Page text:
Equilibrium: Beyond fear
by Vittoria Scarpa
- VENICE 2017: Vincenzo Marra presents his fourth fiction film, which documents the daily struggle of a priest in a difficult region of Italy, the Neapolitan Terra dei fuochi or “Land of Fire”
A gun at the neck of a priest: the shocking poster image for Vincenzo Marra's new film, Equilibrium [+see also:
interview: Vincenzo Marra
film profile], competing at the 14th Giornate degli Autori. After attending with The Session is Open in 2006, The Triplet in 2012 and First Light [+see also:
interview: Vincenzo Marra
film profile] in 2016, the Neapolitan filmmaker, who dabbles in both documentary and fiction, is due to return for the fourth time to compete in this section, which runs parallel with and independently to Venice Film Festival. Marra is returning with Equilibrium, the tale of a priest working in a difficult region of Italy who would like to help sort out the troubles faced by the local area, but who finds himself seriously risking his life in the process.
Keeping the peace: the principle followed by Don Giuseppe (a spot-on performance from a solemn Mimmo Borrelli), a priest in Campania, who after working as a missionary in Africa, returns to a small diocese in his hometown in the infamous Neapolitan “Terra dei Fuochi”. Don Giuseppe is recommended by the bishop (Paolo Sassanelli) who granted him the transfer (requested by Don Giuseppe himself as a remedy for a crisis of faith), as well as Don Antonio (Roberto Del Gaudio) who he is due to replace and who has been fighting a battle against the issue of toxic waste, for which he is loved and respected by all. However, as Don Giuseppe spends more time in the area, he soon realises that, despite being both important and legitimate, Don Antonio’s battle forced him to compromise on a number of issues that are remain unresolved, including an issue regarding the abuse of a little girl, to which the priest apparently turned a blind eye for the good of the community.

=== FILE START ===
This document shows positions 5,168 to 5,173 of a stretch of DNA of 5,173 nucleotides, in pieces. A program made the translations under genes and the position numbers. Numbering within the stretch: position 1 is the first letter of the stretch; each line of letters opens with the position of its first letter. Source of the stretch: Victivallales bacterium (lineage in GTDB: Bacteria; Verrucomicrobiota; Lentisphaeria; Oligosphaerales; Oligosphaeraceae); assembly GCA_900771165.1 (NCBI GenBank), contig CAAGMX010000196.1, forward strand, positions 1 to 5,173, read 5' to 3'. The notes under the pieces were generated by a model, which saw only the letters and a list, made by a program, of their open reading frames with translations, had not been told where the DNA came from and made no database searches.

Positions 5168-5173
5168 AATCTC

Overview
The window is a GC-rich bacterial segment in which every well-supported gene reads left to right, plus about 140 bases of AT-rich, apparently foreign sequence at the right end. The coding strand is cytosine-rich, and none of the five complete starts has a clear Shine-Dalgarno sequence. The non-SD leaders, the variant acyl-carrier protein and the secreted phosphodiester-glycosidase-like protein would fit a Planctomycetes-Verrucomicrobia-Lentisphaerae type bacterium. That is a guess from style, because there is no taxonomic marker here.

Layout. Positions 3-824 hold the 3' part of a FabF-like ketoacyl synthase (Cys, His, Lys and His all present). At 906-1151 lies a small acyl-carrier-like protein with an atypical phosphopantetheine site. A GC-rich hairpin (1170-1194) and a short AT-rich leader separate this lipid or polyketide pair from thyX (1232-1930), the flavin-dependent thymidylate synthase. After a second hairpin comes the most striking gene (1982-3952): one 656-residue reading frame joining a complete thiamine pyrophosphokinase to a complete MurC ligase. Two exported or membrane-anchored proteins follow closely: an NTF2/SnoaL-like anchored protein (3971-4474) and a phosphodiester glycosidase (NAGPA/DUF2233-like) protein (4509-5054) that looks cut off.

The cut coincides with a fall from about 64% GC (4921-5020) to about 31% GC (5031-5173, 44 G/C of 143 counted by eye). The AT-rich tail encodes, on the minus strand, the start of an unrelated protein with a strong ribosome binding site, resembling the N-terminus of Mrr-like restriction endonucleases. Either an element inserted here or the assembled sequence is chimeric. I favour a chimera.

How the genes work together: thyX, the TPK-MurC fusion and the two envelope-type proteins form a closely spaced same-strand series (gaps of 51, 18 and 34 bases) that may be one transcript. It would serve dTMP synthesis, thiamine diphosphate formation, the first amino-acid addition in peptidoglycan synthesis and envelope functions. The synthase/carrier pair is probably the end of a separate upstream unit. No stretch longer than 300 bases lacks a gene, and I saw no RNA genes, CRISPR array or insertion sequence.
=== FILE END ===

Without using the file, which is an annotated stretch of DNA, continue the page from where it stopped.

But should Don Giuseppe intervene or compromise? Should he save the individual or protect the community? The film sets the scene for an ideological and spiritual clash between the two priests and the consequences of their different outlooks on life, with the film also focusing on the daily drama of Don Giuseppe and the 'rubber walls' he must encounter. Thanks to the exclusive use of long takes, Marra attaches himself to Don Giuseppe, who is present from the very first to the very last scene, and who we follow as he visits homes and hospitals where he brings relief and comfort as he struggles to give small children somewhere to play ("the children are my priority"), but also in his approach to the local underworld, with which he becomes increasingly uncomfortable.
Almost Christ-like in his worthiness of martyrdom, the protagonist overcomes fear and does not fold to pressure, which is monumental. But left alone, abandoned by all, in a lost land that is held together by a very precarious equilibrium, Don Giuseppe's mission becomes increasingly impossible. "I just wanted to be a good priest" is a phrase that encapsulates the essence of his character and integrity. A sober, composed drama, the film began as a documentary and, due to the increasing pressure felt by the director and the obstacles encountered in the local area, was forced to evolve into something else, a fiction feature film that blurs the lines of truth, and leaves the audience with many pressing questions.
Equilibrium was produced by Cinemaundici and Lama Film with Rai Cinema and Ela Film. The film is due to be distributed by Warner Bros. Pictures Italy from 21 September. Intramovies is responsible for international sales.
(Translated from Italian)
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